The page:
Badminton Footwork Part 1 : net shots and recovery footwork

Key points for you : the use of shadow practice,  your thoughts while practising, “Top of the net” or “Early to the Shuttle”, one step recovery or small chasse?

This is post looks at these 2 questions:
Q)   What do you encourage when moving to net shots?
Q)   What recovery footwork do you use from the forehand forecourt?
Have you watched the footwork video by Badminton Family?
Before reading the rest of this post take a moment and watch this short extract

This post is part 1 of a 4 part mini-series
Look out for the new post very soon
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What do you encourage when moving to net shots?

The Badminton Family video explained the footwork to this part of the court, not the technique for net shots.  However, it is still a good example of a “shadow” practice and how all practice on the court will make a difference.

It’s a great example of lunging ‘out’ for the net shot with a big step at the end.  I really like the close-up action showing how the foot is out in front of the body.

I’d recommend trying to combine the “Racket Out – Foot Out” cue when you are on the court doing any practices that involve lunging, especially going forwards for net shots

Ah yes, and don’t forget the Early Preparation of your racket

The best advice given to me as a young coach was to encourage players to   “Approach as IF to play a Net”

Variations

Try the same footwork for both ‘attacking’ and ‘defensive’ situations when you play a net shot.  Imagine striking the shuttle in the top 1/3 of the net and also around the bottom part of the net.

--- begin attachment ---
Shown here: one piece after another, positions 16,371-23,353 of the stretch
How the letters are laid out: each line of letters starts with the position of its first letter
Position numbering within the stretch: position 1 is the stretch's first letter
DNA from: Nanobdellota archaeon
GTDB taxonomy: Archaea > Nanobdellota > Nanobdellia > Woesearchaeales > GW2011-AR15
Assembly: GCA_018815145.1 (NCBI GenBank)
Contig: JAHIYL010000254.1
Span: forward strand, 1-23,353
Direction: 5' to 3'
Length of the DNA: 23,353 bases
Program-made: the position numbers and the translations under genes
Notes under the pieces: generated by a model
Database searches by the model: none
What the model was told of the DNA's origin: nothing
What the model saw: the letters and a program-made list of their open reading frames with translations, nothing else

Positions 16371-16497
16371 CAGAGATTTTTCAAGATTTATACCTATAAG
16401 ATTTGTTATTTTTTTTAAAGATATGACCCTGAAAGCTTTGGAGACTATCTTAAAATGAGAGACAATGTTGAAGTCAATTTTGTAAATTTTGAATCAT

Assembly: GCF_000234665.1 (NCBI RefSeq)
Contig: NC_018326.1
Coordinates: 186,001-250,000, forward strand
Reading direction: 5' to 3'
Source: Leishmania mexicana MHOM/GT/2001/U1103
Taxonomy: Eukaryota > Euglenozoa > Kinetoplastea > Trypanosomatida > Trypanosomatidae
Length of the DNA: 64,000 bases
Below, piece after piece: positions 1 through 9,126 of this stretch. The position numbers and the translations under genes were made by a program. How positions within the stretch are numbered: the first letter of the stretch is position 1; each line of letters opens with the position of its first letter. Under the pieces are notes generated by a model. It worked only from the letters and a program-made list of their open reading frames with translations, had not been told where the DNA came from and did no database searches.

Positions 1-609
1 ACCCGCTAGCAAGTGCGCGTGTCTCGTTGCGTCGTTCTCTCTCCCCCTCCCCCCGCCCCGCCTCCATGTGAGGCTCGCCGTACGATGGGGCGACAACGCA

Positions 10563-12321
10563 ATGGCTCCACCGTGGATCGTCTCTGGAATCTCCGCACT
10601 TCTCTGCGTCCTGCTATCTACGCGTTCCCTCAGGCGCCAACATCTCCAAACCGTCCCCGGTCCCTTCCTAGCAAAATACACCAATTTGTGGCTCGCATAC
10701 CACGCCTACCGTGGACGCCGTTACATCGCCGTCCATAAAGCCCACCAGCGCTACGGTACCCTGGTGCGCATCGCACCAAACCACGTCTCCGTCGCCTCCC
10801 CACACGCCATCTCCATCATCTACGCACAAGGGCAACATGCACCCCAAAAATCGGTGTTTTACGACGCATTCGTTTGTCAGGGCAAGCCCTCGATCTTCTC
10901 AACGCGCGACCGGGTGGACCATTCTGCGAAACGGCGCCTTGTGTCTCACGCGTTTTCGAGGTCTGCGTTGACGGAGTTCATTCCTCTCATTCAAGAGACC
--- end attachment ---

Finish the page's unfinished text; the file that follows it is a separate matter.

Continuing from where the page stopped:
Better opponents will place the shuttle in tough positions for you so ensure that within your shadow work you imagine how this would feel.  Try to replicate the movements when playing a tough opponent.  You should feel stressed and uncomfortable for a moment.

Try both practices and don’t imagine playing everything at the top of the tape!  No one is ever that good 🙂

Remember all nets should be taken as “Early as Tactically applicable”.  To be told to take them at the top of the net is not correct, its too simple an instruction and cannot work in all situations.

It is better to be encouraged to “Prepare Early and Move quickly” and then ask someone to feed a shuttle or better still play you in a mini-rally, trying to make it tougher or easier for you in the forecourt.

 

To maximise your progress, use short rally practices (not multi) that require you to adjust both your approach speed and lunge, plus the racket preparation.  Variation and tough feeding will keep you happy 🙂

 

I know an International player who when asked what technique he was using for his nets, his grip, his  footwork, the height for contact, etc.

He replied “I just need it to go over, everything I do is with that in mind”

 

Summary

If you intend to use this shadow practice on the court I’d recommend that you concentrate on having “Early Preparation” for the net shot you are “imagining”

 

Badminton net shots